G. E. Moore (George Edward Moore) Biography
(1873–1958), (George Edward Moore), Mind, Principia Ethica, Principia Mathematica, Jumpers, Ethics, Philosophical Studies, Philosophical Papers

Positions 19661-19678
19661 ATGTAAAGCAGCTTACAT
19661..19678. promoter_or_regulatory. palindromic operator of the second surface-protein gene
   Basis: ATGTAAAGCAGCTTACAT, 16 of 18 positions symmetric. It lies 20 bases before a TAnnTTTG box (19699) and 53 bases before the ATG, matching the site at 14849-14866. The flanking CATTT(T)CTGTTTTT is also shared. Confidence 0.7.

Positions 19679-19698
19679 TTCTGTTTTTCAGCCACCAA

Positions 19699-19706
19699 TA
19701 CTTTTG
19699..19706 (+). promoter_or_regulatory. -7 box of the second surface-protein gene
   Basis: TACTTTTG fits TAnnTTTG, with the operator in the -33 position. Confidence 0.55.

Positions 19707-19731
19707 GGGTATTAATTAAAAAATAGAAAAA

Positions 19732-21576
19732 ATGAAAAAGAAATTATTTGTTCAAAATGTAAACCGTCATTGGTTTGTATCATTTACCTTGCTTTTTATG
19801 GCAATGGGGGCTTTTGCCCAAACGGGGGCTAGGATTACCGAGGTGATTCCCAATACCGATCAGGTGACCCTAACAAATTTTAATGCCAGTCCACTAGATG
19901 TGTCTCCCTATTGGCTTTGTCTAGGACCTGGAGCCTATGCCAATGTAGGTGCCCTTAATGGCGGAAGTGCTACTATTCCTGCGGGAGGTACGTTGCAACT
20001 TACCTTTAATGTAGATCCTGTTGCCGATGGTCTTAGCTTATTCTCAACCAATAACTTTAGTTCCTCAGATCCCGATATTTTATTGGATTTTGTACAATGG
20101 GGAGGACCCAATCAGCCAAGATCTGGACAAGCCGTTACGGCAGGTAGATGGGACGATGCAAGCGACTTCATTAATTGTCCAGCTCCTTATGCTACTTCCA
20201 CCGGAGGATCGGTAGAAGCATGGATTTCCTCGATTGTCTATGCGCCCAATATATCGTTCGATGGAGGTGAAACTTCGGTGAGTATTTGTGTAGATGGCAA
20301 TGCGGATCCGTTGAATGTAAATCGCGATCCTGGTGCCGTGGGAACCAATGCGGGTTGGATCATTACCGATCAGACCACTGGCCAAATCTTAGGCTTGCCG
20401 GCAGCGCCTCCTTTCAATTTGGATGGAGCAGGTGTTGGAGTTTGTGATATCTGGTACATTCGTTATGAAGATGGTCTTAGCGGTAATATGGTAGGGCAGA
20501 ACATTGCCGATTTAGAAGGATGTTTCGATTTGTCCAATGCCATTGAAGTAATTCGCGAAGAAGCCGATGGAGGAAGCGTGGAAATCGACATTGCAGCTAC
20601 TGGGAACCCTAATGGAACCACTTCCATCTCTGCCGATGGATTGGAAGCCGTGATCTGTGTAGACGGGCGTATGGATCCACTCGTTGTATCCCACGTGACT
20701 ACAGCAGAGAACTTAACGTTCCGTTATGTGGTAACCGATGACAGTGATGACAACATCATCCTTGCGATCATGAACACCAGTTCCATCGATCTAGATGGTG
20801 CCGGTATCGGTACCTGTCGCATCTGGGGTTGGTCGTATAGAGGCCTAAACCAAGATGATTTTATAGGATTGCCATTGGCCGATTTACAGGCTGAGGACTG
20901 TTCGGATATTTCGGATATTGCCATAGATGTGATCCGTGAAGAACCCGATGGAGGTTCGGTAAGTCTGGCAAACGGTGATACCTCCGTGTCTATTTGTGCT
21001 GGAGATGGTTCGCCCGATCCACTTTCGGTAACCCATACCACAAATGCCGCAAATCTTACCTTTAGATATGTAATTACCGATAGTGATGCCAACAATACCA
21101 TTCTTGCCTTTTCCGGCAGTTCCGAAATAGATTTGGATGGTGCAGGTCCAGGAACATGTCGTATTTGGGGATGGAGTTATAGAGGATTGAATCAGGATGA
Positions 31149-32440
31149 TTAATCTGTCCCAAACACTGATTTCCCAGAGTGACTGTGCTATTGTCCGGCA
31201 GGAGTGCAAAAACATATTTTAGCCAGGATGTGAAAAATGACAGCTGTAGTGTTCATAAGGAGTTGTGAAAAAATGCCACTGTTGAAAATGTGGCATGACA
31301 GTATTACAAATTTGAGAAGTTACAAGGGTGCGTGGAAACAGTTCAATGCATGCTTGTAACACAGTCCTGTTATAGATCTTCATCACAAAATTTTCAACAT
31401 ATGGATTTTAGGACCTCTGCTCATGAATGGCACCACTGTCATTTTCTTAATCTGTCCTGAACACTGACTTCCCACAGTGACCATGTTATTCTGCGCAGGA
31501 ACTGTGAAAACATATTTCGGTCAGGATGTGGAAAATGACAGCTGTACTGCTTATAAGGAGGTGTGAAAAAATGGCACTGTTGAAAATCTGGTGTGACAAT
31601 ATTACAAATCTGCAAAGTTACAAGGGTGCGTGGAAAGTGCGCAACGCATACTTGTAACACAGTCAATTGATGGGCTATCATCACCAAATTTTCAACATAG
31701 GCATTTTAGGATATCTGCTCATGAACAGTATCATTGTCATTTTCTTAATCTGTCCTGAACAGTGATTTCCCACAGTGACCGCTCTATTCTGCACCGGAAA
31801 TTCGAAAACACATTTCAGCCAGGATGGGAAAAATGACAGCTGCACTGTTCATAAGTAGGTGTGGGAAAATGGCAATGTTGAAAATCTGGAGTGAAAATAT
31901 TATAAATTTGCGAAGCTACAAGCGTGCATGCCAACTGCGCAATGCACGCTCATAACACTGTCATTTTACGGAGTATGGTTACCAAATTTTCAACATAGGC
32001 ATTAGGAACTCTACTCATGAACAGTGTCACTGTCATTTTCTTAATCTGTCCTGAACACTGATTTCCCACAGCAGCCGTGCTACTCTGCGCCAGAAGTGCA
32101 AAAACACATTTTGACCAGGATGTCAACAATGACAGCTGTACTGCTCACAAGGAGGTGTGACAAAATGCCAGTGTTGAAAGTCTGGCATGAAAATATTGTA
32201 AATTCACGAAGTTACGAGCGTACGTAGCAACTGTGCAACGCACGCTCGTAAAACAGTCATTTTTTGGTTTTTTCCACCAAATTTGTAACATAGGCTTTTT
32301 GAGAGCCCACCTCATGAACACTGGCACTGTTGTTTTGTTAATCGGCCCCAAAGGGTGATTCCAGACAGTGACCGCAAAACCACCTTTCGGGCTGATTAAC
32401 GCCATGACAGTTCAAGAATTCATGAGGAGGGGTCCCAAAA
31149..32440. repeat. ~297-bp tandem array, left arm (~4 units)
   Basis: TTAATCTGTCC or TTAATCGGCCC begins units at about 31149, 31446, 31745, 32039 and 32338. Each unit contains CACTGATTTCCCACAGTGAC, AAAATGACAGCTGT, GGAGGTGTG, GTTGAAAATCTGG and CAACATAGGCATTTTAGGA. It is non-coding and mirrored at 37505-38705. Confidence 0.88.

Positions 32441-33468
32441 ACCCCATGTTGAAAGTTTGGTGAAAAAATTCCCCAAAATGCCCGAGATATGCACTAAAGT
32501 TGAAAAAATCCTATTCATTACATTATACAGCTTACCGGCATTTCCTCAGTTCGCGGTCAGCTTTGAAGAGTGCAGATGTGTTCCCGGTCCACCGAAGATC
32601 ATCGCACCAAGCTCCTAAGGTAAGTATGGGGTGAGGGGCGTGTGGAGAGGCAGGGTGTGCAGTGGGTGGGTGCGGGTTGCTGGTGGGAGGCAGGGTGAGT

British moral philosopher and epistemologist, born in London to a Quaker family, educated at Dulwich College and Trinity College, Cambridge. He lectured at Cambridge where he became professor of philosophy and logic (1925–39). From 1921 to 1947 he was editor of the academic journal Mind. Moore's Principia Ethica (1903), alongside his associate Bertrand Russell's Principia Mathematica (1903), established a style and set an agenda for British analytic philosophy which remained intact for nearly seventy years. Although now unfashionable, Moore exerted great contemporary influence on the Bloomsbury Group, particularly on Clive Bell, Lytton Strachey, and Virginia Woolf. In direct reaction to the prevailing current of utilitarianism, and the emergent beliefs of Marxism, he argued that ‘good’ could not be broken down into another meaning (such as ‘pleasurable’ or ‘beneficial’). Like J. L. Austin and Gilbert Ryle, he sought to lodge his conclusions in the linguistic usage of upper middle-class speakers of standard English, and to legitimize a certain perception of the world. Although Moore's influence can still be found in the writings of Iris Murdoch he is perhaps now best known as the vehicle for a number of mistaken-identity jokes in Tom Stoppard's play Jumpers (1972). His other important works are Ethics (1912), Philosophical Studies (1922), and the posthumous collection Philosophical Papers (1959).
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